novel.jpg (28146 bytes)inovel.jpg (1353 bytes)n the November 1998 issue of antenneX, the ability to "turn off " the reception of international AM broadcasting stations, operating in the single sideband portion of the 40-meter amateur band, was discussed in the article entitled SSB "Q" Channel Communications.

In essence, when you are trying to listen to a SSB station "sharing the frequency" with an AM station, it is much easier to listen to the SSB station on that frequency if the AM station is "turned off" by using a feature available on an advanced synchronous demodulation receiver or adapter.

In addition to this very advantageous feature, I would be remiss if I failed to discuss some of its other "features" I observed and enjoyed while using advanced synchronous demodulation. Some of these novel features are discussed in this article. It is suggested you become familiar with the previous article before reading this article.

An interesting effect can be observed when listening to music being received from an AM broadcast station if the input to a headset is toggled, or switched, between the LSB ("reject USB") and USB ("reject LSB") output positions of an advanced synchronous demodulator system when the AFC is turned off. (This is assuming that a very slight r-f VCO oscillator phase error rate will exist when the AFC is off.)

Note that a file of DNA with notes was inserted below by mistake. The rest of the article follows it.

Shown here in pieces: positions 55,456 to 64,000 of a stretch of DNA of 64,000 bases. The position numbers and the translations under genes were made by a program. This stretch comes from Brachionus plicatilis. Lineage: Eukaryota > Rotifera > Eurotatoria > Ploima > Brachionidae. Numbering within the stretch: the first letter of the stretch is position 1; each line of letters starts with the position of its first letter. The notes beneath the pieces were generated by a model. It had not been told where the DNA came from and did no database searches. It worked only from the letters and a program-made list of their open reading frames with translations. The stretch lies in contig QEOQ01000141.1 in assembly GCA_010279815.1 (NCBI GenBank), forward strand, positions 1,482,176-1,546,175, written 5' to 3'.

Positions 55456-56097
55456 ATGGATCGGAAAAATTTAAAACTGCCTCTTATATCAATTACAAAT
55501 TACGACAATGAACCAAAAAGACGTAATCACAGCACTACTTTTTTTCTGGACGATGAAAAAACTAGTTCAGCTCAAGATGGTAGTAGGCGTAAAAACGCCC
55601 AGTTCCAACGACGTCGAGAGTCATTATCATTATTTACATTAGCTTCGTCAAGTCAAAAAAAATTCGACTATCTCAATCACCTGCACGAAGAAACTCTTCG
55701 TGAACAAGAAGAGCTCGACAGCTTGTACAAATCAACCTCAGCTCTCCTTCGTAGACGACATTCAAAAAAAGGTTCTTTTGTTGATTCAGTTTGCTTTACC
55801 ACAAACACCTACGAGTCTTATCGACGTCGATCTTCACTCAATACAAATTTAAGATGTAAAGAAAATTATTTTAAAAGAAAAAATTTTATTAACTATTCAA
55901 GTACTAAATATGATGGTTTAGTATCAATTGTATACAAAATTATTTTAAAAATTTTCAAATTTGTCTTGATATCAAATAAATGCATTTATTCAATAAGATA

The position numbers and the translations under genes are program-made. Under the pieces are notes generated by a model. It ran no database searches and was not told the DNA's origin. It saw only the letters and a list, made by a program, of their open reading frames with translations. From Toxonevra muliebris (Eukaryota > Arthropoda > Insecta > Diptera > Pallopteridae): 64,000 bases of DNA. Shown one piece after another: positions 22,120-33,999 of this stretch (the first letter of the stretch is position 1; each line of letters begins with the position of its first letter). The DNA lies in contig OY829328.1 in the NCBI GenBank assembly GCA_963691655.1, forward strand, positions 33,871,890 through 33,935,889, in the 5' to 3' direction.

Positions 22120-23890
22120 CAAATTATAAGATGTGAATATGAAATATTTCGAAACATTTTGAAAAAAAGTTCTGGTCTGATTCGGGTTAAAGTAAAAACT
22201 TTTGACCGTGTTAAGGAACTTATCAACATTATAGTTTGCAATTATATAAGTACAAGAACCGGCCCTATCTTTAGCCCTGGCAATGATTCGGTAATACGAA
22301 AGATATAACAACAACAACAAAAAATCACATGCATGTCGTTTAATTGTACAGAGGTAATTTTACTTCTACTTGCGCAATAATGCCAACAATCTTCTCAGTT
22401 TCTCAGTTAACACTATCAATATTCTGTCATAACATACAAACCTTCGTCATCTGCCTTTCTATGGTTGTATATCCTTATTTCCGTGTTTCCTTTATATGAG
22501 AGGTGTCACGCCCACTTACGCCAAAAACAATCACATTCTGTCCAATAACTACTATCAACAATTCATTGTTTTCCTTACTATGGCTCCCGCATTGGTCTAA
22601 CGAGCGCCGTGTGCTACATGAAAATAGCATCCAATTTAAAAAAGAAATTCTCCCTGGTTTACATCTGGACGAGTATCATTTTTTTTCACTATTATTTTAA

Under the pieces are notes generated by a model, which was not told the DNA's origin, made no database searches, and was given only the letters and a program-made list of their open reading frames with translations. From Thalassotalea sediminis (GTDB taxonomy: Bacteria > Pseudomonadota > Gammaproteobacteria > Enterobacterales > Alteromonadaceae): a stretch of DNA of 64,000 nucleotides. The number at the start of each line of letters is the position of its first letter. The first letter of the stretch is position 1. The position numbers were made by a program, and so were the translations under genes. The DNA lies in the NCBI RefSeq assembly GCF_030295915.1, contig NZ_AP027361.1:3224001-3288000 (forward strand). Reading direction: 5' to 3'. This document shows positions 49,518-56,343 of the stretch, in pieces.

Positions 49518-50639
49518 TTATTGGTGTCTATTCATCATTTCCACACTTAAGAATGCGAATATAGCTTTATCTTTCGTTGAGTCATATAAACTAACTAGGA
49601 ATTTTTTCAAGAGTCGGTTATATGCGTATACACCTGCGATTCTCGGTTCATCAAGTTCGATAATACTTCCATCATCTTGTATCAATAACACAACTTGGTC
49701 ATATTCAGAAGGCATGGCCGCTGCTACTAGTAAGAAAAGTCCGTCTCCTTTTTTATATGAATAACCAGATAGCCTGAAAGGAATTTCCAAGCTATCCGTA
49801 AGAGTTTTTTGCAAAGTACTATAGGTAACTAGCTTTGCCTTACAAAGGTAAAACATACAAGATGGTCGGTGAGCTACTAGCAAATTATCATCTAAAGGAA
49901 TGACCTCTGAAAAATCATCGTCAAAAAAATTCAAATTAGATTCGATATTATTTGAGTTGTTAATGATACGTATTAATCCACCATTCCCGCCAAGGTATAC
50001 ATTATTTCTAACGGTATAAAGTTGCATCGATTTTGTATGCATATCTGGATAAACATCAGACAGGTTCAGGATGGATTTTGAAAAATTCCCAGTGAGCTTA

In one position the music seems to be very "light and lively!" While in the other output position the music seems to be "slow and dragging." Yet, the music being broadcast had not changed its musical beat or character! This is because the incoming r-f signal’s LSB and USB signals are actually two distinct sets of signals, even though they are generated, or developed, from a common audio modulating signal at the AM transmitter. The greater the error, or off-set in tuning, the more pronounced these extremes will be.

Expand this experiment to use a stereo headset, or even better, include two audio amplifiers with speakers. With the left hand input being connected to the LSB (reject USB) output position and the right hand input being connected to the USB (reject LSB) output position, the results can also be impressive. The "lively" music is heard on one side and the "slow" music is heard on the other side!